When you think of college, a few things likely come to mind: football games, roommates, clubs, dining halls, parties, freedom, classes (of course), friends, Greek Life, and junk food among others. One aspect of college, however, encompasses all of these elements to truly make or break one’s experience. And that detail is none other than the stereotypical college dorm.

Late into the summer every year, incoming freshman make the transition from the comfort of their very own bedrooms to what may be deemed measly “shoeboxes”—which would be shared with another random human being—and a communal bathroom down the hall. Advertisements for college essentials are widespread. Husband pillows, patterned bedspreads, shower caddies, shower shoes, storage bins in every size and color, string lights, bulletin boards, command hooks, and bed risers magically pop up during the month of August. Personally, I was apprehensive about this new living situation, but I knew that I had no choice but to accept this fate. There were so many questions buzzing through my mind about the dorm experience. Did I bring my clothes to the shower to change into or risk walking back in a towel? Would I be able to even get into my bed if it was raised? Was my room in a prime location for meeting people? Were the lounges quiet enough to actually get work done? Did I have enough storage space to hold the bulk boxes of Goldfish and Rice Krispie Treats that I had purchased?

Luckily, like everyone else, I quickly figured out the answers to my questions. While the move from my own bedroom to a shared dorm room was difficult to get used to at times, I truly loved living in my dorm. I not only was fortunate to meet some of my best friends on my freshman floor, but I liked that there was always something going on. East campus was abuzz with people playing volleyball and other games on the turf, making POD runs for late-night snacks, and scrambling to figure out how to survive without their parents. Communal bathrooms actually fostered conversations in that people were forced to leave their rooms. There was constantly someone in the lounge and something going on in the hallway. Floor events were numerous—and, to my benefit, almost always included free food. Living in Redding, I was lucky enough to have been provided with one of the nicer dorms, complete with non-cinderblock walls, spacious lounges, and bathrooms on each wing. But, either way, a freshman dorm is a freshman dorm. I do have some great stories, but you truly had to be there.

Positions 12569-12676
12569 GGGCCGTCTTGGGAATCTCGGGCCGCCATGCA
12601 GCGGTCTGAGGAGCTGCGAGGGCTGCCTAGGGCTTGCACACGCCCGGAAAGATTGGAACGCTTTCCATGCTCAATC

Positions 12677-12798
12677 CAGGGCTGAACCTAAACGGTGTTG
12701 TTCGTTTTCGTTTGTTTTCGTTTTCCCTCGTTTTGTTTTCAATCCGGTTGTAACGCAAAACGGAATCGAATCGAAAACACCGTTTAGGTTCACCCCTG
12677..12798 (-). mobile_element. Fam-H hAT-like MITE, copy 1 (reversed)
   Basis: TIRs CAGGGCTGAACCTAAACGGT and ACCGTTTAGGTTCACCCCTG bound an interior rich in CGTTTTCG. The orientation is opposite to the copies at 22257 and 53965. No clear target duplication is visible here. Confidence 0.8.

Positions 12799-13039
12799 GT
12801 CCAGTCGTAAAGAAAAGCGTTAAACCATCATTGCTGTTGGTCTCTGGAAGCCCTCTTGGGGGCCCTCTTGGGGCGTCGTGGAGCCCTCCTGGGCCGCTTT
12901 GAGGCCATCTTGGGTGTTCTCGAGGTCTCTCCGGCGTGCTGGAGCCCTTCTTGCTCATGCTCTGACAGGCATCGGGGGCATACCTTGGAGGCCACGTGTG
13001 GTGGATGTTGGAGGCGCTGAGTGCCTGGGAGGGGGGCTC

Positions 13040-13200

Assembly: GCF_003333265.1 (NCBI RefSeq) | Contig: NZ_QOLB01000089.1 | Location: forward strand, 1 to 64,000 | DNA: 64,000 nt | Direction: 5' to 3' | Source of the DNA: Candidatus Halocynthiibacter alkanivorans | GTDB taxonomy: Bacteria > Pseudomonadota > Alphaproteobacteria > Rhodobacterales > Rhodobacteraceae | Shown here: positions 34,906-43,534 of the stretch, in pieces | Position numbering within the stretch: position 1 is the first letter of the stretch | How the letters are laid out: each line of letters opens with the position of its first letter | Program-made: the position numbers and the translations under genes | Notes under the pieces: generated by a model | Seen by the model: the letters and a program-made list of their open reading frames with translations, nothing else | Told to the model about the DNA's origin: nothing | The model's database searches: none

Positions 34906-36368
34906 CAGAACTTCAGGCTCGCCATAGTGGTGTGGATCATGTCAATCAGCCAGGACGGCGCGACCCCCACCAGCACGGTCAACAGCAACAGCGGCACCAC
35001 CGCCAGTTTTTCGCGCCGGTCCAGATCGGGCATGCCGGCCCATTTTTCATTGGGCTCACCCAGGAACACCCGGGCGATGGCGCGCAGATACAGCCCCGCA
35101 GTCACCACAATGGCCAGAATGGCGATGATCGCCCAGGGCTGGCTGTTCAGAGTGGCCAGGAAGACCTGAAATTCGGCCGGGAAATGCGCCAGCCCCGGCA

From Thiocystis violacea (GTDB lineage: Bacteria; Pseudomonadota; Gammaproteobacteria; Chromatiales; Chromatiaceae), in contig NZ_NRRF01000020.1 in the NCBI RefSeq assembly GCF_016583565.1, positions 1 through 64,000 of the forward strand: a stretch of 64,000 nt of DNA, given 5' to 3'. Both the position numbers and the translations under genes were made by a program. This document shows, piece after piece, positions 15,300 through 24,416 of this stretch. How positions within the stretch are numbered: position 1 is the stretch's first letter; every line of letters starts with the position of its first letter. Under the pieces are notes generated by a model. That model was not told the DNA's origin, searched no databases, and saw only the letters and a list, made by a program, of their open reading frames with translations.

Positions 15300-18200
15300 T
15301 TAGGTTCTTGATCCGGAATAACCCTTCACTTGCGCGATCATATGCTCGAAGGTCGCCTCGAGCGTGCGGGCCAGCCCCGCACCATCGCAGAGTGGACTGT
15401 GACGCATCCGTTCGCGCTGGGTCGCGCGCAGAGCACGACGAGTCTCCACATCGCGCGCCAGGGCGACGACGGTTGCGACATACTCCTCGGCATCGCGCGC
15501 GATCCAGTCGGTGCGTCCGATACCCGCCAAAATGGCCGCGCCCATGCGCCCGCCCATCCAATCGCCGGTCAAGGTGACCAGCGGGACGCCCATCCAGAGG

Next, we’ll go to my sophomore year, which I am currently in the process of completing. This year, I made another transition in that I moved away from East campus and made the big step up to North campus. For all of the people who are unfamiliar with what this actually means, North campus is about a fifteen (ten if you’re a fast-walker like myself) minute walk from the rest of campus—separated by what some consider the world’s longest bridge. While there is an increasing amount of freshman living on North campus, it consists mostly of upperclassmen, making it the perfect step in between dorm living and off-campus housing. This year, I lived in Independence Hall East (also known as “Indy”) which is a suite-style dorm. Through a bathroom, my room connected to another room housing my two suitemates. Giving us the opportunity get ready together, to talk to each other while in the shower, and to meticulously color-coordinate and decorate our bathroom, Indy, to quote Hannah Montana, was the “best of both worlds.” We were no longer freshman dealing with communal bathrooms, but we were also not fully-fledged renters. The nearby turf and dining hall reminded us of East Campus but also offered a welcoming new environment. Independence provided me the perfect Goldilocks experience for my sophomore year.

And, finally, we transition to my plans for junior year. Following the lead of most undergraduates, I, along with four of my friends, will be moving off-campus for my junior year into a townhouse. Let me just say that the process of actually renting a place on campus is no easy task; whether it’s researching available locations, touring those locations, going through paperwork, signing a lease, applying for renter’s insurance, setting up utilities, or actually furnishing a home, this step truly makes you feel like an adult. I am very excited for this next step in the housing experience. I cannot wait to have my own bedroom and sleep in a full-size bed. It’ll be nice to have a kitchen in which I can actually make all of the foods that I have been craving. I will actually be able to chill on a sofa and watch my favorite reality television shows on an actual flat-screen. While there is a lot that goes into moving off-campus (my friends and I have a color-coded spreadsheet denoting anything and everything that we could possibly need), moving off-campus is the next step towards telling myself that I’m becoming an adult. That’s not to say that I won’t come downstairs on Sunday mornings to watch Zoey 101 re-runs in my pajamas while eating Lucky Charms, but, hey, it’s a work in progress.

The various living transitions that students make—from homes to dorms to suites to apartments and houses—keep the college experience exciting and new. It’s been fun to live in a new place every year and to meet new people in doing so. I am enthusiastic about what is to come as I move into my townhouse! Let’s just hope that I haven’t said too many of the stereotypical house-hunting lines in the process; cue “It needs an open floor plan” or “Where are the walk-in closets?”

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